act illegally, and be liable to actions. The Duke of Grafton supported His lordship then adverted to the the address, and hoped it would speech of the noble secretary, in pass nemine dissentiente; but wished the opening of which, he said, some it had not come before the house so of the noble lords had been disposed, suddenly, as it was almost impossi- in the preceding day's debate, to ble to form an opinion respecting it. treat the measure harshly and with The noble secretary of state had said asperity : for his part he could not something, to shew that his ma- recal a single word he had uttered jesty's ministers were driven to this on that subject; he had forborne to measure by imperious necessity. give his opinion till he heard more His grace made some pertinent re- of the reasons on which it was marks on the conduct of ministers in grounded. His lordship said, he adopting so miserable an expedient, had no objection to the first motion and said they had gone to the ex- relative to the address. With retreme length of a measure, founded spect to the secoud, there were parts in an assumption of power unknown of the inquiry which by no means reto the laws and constitution of the quired secrecy; on the contrary, they country. Ministers being aware of ought to be made as public as possithis, would be obliged to have re- ble. His lordship had a strong obcourse to a bill of indemnity to lega. jection to the committee being a lize their conduct. For unless this act secret one, as it was a mode of could be obtained, the bank direc- smuggling business through the tors were liable to an action from house, and giving up the power of every individual to whom they re- judging to nine individuals, howfused payment.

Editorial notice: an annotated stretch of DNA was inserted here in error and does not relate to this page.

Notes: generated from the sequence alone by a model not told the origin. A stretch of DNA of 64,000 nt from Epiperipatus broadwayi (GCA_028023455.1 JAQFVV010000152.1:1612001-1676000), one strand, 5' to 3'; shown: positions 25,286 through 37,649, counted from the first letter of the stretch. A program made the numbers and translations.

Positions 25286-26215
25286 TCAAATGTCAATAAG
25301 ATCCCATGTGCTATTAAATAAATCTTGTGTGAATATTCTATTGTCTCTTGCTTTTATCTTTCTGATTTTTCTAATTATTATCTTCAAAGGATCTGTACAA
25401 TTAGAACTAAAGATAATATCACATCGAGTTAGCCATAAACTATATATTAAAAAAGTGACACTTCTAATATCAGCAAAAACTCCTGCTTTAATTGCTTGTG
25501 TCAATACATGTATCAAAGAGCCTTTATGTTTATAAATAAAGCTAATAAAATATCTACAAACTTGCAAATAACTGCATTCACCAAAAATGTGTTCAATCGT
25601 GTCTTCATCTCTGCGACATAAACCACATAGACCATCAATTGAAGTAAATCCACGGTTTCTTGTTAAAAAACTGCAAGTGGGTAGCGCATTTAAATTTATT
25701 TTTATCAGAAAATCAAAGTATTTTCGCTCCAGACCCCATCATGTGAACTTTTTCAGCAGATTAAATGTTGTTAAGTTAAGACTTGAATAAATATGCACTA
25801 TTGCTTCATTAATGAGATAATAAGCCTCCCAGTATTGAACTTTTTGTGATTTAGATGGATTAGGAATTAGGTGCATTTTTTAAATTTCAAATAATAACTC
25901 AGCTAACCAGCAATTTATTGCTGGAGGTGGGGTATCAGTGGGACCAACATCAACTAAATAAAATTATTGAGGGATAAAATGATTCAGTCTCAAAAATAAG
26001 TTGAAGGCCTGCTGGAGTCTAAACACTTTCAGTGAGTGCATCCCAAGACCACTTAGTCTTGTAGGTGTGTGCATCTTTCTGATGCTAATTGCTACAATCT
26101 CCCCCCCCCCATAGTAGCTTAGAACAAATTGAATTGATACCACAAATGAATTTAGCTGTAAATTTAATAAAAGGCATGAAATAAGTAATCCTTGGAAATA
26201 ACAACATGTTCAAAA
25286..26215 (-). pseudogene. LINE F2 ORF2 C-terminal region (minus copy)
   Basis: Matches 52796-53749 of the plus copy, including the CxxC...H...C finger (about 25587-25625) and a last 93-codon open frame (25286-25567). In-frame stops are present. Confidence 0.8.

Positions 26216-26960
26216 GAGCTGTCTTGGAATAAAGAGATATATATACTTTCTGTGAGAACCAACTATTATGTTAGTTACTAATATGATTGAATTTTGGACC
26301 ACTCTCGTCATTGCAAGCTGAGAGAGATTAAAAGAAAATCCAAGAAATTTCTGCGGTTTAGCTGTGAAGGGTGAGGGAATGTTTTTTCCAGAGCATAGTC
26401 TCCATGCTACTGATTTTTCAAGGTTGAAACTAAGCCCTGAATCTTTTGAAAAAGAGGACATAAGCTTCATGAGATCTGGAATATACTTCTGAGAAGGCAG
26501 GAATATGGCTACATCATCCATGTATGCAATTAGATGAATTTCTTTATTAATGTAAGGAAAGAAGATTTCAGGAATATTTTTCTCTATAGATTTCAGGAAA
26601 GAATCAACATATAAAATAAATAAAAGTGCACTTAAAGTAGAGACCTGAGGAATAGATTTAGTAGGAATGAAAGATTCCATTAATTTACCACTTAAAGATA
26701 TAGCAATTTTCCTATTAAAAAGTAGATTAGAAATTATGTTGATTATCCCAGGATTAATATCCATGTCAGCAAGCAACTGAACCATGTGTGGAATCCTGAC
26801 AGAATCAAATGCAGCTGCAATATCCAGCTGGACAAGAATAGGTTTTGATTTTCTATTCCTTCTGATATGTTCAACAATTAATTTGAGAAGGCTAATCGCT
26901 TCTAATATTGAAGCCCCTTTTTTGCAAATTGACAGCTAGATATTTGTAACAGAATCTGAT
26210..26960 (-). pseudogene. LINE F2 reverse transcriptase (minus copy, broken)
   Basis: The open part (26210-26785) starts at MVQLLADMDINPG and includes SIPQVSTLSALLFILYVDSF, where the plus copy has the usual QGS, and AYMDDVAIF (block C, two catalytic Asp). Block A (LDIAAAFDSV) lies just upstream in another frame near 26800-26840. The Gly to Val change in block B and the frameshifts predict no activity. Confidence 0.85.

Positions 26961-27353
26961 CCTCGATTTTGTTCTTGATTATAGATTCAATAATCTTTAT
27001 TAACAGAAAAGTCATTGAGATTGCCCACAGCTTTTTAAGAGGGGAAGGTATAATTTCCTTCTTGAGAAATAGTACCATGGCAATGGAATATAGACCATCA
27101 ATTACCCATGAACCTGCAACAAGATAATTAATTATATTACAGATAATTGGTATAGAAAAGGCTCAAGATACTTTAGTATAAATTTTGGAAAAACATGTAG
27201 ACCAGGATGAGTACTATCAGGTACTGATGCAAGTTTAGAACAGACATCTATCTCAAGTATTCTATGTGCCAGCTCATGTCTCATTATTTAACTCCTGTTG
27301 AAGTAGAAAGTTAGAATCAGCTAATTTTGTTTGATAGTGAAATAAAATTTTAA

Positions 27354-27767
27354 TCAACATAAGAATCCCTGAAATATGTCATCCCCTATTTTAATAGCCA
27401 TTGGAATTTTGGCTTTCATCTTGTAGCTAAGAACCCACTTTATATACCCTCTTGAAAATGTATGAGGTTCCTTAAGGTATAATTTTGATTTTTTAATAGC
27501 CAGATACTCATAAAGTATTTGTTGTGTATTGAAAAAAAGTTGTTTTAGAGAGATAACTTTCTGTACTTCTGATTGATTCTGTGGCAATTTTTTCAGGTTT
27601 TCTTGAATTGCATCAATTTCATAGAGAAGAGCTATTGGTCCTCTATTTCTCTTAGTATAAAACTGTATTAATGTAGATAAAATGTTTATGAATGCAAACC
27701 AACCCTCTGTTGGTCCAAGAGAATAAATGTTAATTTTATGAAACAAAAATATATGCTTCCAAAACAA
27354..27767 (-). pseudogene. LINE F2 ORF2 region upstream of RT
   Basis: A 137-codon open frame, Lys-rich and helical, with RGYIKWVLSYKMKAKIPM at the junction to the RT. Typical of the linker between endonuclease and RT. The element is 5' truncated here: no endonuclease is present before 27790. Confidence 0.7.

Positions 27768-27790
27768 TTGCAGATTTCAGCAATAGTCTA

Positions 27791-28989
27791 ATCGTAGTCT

ever respectable they might be. If Lord Grenville said, undoubtedly the bank were in such a flourishing his majesty's ministers had under- state as it was represented, it ought taken a very arduous responsibility ; to be laid before the public, to rethey had adopted the ineasure which move all ground of suspicion. the order of council contained, on The earl of Liverpool' approved the ground of state-necessity, though of a secret committee, where subjects the bank were not bound to obey of a delicate nature were to be inthat order. With regard to the vestigated. His lordship saw no bill of indemnity, it would be for ground for the noble' earl's objectheir lordships, after the whole of tion, as the committee would make the subject had been considered, to their report to the house, and their decide whether the bill of indemni- lordships might determine upon it ty was necessary or not. His lord- as they thought proper. ship admitted, that the measure The duke of Grafton could not could not be justified by the strict accede to the arguments of the noletter of the law, but thought it the ble earl relative to a secret comduty of ministers to consider the in- mittee, as the idea of secrecy coniterests of the public, and not to veyed something disagreeable and hesitate in adopting a measure suspicious. He thought the subject which the exigency of the case re- ought to come openly before the quired.
house, that they might act upon it
13 their wisdom and judgment, contained in the motion, warited thought proper ; which mode of pro- some explanation. If it was to ceeding could not fail of giving the continue the stoppage of payment, utmost satisfaction without doors. it certainly would ruin public creHis grace declared, he concurred dit. i entirely with what the noble ear! The duke of Bedford stated sebad said respecting a bill of indem- veral objections against the appointnity; he thought it the wisest way ing of a secret committee. He that ministers could adopt to preserve thought that a subject of so much imthe law and constitution, which he portance could not be made too pubconsidered as violated
lic; as its publicity tended to eluciLord Grenville reprobated the date the solidity of the bank. His idea of an open committee relative grace said, before he sat down, he to the concerns of the bank, as should move to leave out all that part highly improper, and highly impo- of the motion, relative to the comlitic; neither could he suppose, that mittee's reporting their opinion by instructing the committee in the upon the continuance of the meamanner mentioned in the motion, sure. With respect to its expedithe power of the house was taken ency he could say nothing. But